Saturday, December 31, 2011

Year's End

I felt surprisingly sore after Tuesday's sprints, which really surprised me; after all there had not been a lot of sprinting. I guess I'm just not adapted to that kind of running. I therefore took it easy on Wednesday, just 10 miles at very relaxed pace before we all got into the car and made it to Dublin to visit the grandparents. For some reason the kids had been really good during the journey itself but went completely off the rails once we reached our destination. I half expected to be asked to turn around again and take the misbehaving brood with us. I wouldn't have blamed them.

Anyway, after being treated leniently and being allowed to stay, I did a few hill sprints on Thursday morning in Deer Park. I expected the hill to be a bit steeper. I tried one repeat on grass, but that was too slippery so I did the others on road. I don't remember them being so tough - after 5 repeats I almost threw up, despite my empty stomach, so it left it at that and only did 6 miles in all. That was a lot harder than expected.

Having said that, the hill sprints were a lot better on the legs than Tuesday's sprints on the flat; I wasn't really sore the next day. I did 8 rather boring miles in Stillorgan, made up of loops just under half a mile in length. I find running short loops mentally much harder than out-and-backs or long loops. At least when I'm running on my own; the 30 1-mile loops in Sixmilebridge were fine, probably because of the 100 other runners keeping each other company.

I ended the year with a run from our house in Stillorgan to Ticknock and then up the mountain towards Three Rock. That's as far as I had intended to go, but when I saw that nice trail going up further I could not resist and went all the way up to the top, where a big cairn awaited me; Fairycastle, according to some hill friendly walkers I met on the way. The wind was quite strong and there was no view to be had thanks to the clouds, but that's not what I had come for anyway. The elevation gain from Stillorgan was about 1500 feet, but it was only just over 6 miles each way, which made this not really a long run, but a fun run instead. Still, I decided I had already sufficiently sabotaged any chances of a good race tomorrow, so I went straight back home.

It was a great run to end a great year! Happy 2012, everyone!
28 Dec
10 miles, 1:19:11, 7:55 pace, HR 144
29 Dec
6 miles, 48:48, 8:07 pace, HR 147
   incl. 5x15 sec all-out hill sprints
30 Dec
8 miles, 1:03:23, 7:55 pace, HR 140
31 Dec
12.5 miles, 1:50:03,8:49 pace, HR 145
   mountain run to Fairycastle

Tuesday, December 27, 2011

Catching Up On Sleep

One of the best perks of Christmas, and holidays in general, is the fact that I can sleep in every single morning and still get my normal mileage. When I say sleep in, I mean until 8 o'clock, that is. Any later than that requires an unreasonable amount of staring at the ceiling and is just not my thing.

Having said that, my mileage this week is actually going to dip, for two reasons. One, I took it easy so far to let the legs recover from the weekend; Monday was especially slow. Two, I'm gradually transitioning into the next training phase, and it's better to take it a bit easier. No need to overdo things when your body has to adapt to a different kind of work.

As I said, Monday was very easy. I ran as slowly as I could without letting it affecting form. The pace turned out to be 8:09, still decent enough, and the HR was the lowest in a long, long time. The fact that I am able to run for an hour at such an easy effort actually pleases me as much as a tough tempo run. It's a mental thing.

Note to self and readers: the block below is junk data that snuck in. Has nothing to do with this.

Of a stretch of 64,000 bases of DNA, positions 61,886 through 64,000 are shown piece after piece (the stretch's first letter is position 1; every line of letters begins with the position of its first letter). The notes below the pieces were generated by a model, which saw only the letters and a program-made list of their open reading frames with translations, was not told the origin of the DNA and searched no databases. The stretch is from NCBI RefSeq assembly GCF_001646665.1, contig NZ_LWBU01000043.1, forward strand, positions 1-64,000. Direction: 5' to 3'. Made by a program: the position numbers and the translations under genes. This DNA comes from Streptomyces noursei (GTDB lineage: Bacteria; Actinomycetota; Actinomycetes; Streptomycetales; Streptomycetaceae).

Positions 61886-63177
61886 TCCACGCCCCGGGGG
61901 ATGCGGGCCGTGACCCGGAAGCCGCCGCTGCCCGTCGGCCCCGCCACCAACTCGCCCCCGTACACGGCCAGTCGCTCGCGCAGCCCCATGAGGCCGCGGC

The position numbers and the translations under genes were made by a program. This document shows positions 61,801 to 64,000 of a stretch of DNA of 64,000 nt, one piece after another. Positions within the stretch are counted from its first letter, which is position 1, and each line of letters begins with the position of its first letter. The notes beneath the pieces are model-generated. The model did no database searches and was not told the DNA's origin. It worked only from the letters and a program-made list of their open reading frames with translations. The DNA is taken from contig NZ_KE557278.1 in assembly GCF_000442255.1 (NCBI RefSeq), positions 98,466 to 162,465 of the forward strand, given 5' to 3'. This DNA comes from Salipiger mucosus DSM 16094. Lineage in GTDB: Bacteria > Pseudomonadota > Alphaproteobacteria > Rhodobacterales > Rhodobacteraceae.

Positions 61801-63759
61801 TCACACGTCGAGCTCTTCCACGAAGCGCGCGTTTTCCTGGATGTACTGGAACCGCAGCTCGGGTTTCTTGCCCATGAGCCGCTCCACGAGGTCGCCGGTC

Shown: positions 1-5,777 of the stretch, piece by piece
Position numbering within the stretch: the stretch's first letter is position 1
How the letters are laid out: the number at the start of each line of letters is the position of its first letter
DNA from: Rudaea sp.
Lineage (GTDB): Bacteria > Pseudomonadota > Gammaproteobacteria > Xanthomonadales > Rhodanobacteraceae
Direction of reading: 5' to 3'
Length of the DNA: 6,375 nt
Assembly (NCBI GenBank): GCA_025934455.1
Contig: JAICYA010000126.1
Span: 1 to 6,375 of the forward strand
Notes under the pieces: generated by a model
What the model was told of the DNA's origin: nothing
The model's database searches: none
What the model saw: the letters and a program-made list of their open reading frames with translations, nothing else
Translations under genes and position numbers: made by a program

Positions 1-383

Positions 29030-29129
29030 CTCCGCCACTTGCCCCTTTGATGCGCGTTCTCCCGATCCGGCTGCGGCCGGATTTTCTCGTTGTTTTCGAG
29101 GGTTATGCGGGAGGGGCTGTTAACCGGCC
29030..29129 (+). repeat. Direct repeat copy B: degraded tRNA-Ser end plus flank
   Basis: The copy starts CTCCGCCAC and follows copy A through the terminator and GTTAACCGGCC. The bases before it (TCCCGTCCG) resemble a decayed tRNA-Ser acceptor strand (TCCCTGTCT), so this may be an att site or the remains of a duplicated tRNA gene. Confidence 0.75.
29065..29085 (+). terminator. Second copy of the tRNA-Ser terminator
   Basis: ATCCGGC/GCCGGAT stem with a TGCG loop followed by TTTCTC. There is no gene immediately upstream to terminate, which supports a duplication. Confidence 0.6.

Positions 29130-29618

Today started out in very similar fashion. I thought about adding a couple of miles but decided against it. After 7 easy miles, I changed things for the last mile, alternating not-quite all-out sprints and walking recoveries until the breathing and HR were back to normal. I did about 6 of these, but I find it challenging to count past 2 when doing repeats like that, so the actual number might be out (not that it matters). The idea is to start activating the "other" muscle fibres that don't do any work during a normal endurance run. You need to activate them before you can train them, and fast sprinting is one way of reaching them (hill sprints work even better).

The weather was slightly more reasonable today, less wind and just a bit of mist rather than rain, but that was just the calm before the storm which is just starting to build as I write this. Tomorrow's run might get interesting.

We're off to Dublin for a few days. I'll probably take in a race while I'm there, though I do feel guilty for missing the 10K in Beaufort yet again. Niamh needs to see her family - and there's another imminent arrival and she fully intends to be there when it happens. New babies are just the best, aren't they? Especially other people's babies that you can hand back for a nappy change and night-time feeds after cooing over them.
26 Dec
8 miles, 1:05:13, 8:09 pace, HR 134
27 Dec
8 miles, 1:04:05, 8:01 pace, HR 142
   actually 7 miles in 7:52 and 1 mile alternating sprinting/walking

Sunday, December 25, 2011

Merry Christmas

I used to hate Christmas. Not in the indifferent, Scrooge kind of way; I utterly detested the commercialism, greedy materialism and blank greed that went with it. People haven't changed, but my feelings for Christmas have. Why? There are four reasons and they are by now aged 10, 10, 8 and 4. It's so different with children, for them the magic is still very much alive and the excitement built every single day. For the sake of these shining eyes, it's all worth it.

But of course I keep running. It keeps me sane. I heard an interview with Mo Farah the other day; they asked him, what's in store for Christmas day? “A 10 mile run”.


After a disappointing set of numbers from Tuesday's evaluation, by Wednesday the legs all of a sudden felt great; probably due to recovery from the weekend. I kept things easy, and again on Thursday.

Because I felt so good I resurrected Fast Friday and did 10 strong miles on the reasonably flat Killorglin loop. I made sure to keep the HR in check, apart from one stretch when I got a few cat calls from a couple of drunks. Not sure what they were doing at that time of day, usually it's a safe bet that they're asleep by the time I come along. Anyway, I always get a smile on my face when the pace on these runs averages less than 7 minutes per mile, and Friday was no exception.